What would you say to your body today?
I have struggled with depression for decades. In retrospect, I have probably been depressed since I was a child; only it wasn’t diagnosed as that “back in the day”. I was labeled contrary and crabby (one of my mother’s pet names for me was “Lucy” the cartoon character from Peanuts because, she too, was cranky). Then when I was a teenager, it became more. I began to abuse my body. I was promiscuous, trying to find the love I did not feel for myself from someone, anyone else. I began to binge and purge and battled bulimia for several decades. I had suicidal thoughts – often. I was over-emotional, completely irrational, running from one source of comfort to another (food, sex, jobs) because there had to be something out there to complete me, love me, make me loveable. If only I could be better, prettier, thinner, more talented, smarter. My external facade became the focus of how I could win that approval. I credit my best friend and husband for seeing me, loving me, supporting me. Otherwise I truly believe I would be dead; he has been my rock. But as I have gained life experience, I began to realize something very important. No one, not even an awesome partner, could give me what I needed – to love myself.
I sought counseling, I began to eat better, and exercise regularly to take care of myself. I started to distance myself from toxic relationships (family and friends). It took a lot of time. A lot of setbacks. The urge to eat my problems away was never far from my choices of coping mechanisms. A bad day at work? Eat, guilt, purge. A conflict I could not escape? Eat, guilt, purge. Something did not go my way? Eat, guilt, purge. I would reward and punish myself at the same time. What could possibly go wrong with that!? I am so lucky that I have not suffered severe side effects from my bulimia. I do have a hiatal hernia, but it could have been so much worse – heart problems, tooth decay, ulcers, electrolyte imbalance, throat damage. How did I stop? It wasn’t easy. Even after all the therapy and making a conscious effort to re-wire my habits and thought patterns, my old habits would rear their ugly head. Six years ago, I was diagnosed with breast cancer. It was confined to the ducts and was caught early, so it only required a lumpectomy and radiation therapy. There is nothing like facing your own mortality, your body’s vulnerability and your lack of control over any of it to give you a reality check. I began to look at my body in a whole different way. Scars and all. Because the fact is, we won’t have this body forever.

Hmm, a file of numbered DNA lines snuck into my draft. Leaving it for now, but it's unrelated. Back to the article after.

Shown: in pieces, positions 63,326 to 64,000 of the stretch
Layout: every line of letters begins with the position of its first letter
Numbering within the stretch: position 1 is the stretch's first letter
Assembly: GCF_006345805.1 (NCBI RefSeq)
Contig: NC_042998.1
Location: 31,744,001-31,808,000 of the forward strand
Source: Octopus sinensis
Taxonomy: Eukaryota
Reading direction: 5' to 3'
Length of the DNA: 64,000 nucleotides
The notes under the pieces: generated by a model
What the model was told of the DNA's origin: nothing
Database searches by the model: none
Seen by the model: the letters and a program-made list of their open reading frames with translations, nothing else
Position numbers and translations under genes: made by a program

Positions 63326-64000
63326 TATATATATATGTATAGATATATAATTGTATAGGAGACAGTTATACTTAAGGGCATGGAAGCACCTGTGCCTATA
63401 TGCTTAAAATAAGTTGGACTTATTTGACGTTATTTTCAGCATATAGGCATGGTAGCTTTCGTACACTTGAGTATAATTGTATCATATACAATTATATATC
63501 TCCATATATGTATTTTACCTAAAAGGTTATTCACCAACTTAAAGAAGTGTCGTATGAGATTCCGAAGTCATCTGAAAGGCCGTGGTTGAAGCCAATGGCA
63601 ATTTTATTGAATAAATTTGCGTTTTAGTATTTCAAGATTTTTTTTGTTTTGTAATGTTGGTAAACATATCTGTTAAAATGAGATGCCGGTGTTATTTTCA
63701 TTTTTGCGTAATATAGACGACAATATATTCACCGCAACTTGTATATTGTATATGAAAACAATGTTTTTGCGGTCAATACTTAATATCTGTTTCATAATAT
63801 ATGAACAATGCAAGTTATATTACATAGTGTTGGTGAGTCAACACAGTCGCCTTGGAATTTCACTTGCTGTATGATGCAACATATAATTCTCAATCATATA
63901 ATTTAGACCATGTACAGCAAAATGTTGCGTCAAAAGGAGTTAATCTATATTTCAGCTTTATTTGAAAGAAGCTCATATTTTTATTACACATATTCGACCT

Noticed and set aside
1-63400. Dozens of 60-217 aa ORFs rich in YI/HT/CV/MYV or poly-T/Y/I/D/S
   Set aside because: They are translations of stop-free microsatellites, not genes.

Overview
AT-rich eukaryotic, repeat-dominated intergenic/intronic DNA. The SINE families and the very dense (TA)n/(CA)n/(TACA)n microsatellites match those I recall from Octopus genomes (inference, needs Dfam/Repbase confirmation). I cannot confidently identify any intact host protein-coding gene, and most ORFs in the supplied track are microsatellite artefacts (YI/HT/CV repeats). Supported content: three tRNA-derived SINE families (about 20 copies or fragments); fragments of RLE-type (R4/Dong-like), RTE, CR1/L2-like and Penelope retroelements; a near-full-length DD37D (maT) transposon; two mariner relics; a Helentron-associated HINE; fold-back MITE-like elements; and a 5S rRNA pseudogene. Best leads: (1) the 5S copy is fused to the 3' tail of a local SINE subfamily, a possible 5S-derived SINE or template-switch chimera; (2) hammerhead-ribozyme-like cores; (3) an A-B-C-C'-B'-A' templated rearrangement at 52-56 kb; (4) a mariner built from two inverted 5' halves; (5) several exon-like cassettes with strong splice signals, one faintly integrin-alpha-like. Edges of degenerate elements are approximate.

So, it took a long time, but here we are. So, what would I say to my body today? “You are amazing. You are strong, even if sometimes you are weak. You are the sacred vessel that carries the essence of my being, even if you are not perfect. You have scars because you survived. You are here to help me make a connection with this earth. I vow to honor you the best I can for the time we have left. And most importantly, I am so, so sorry that I did not give you the credit, the care and the reverence that I should have years ago.” Love, me.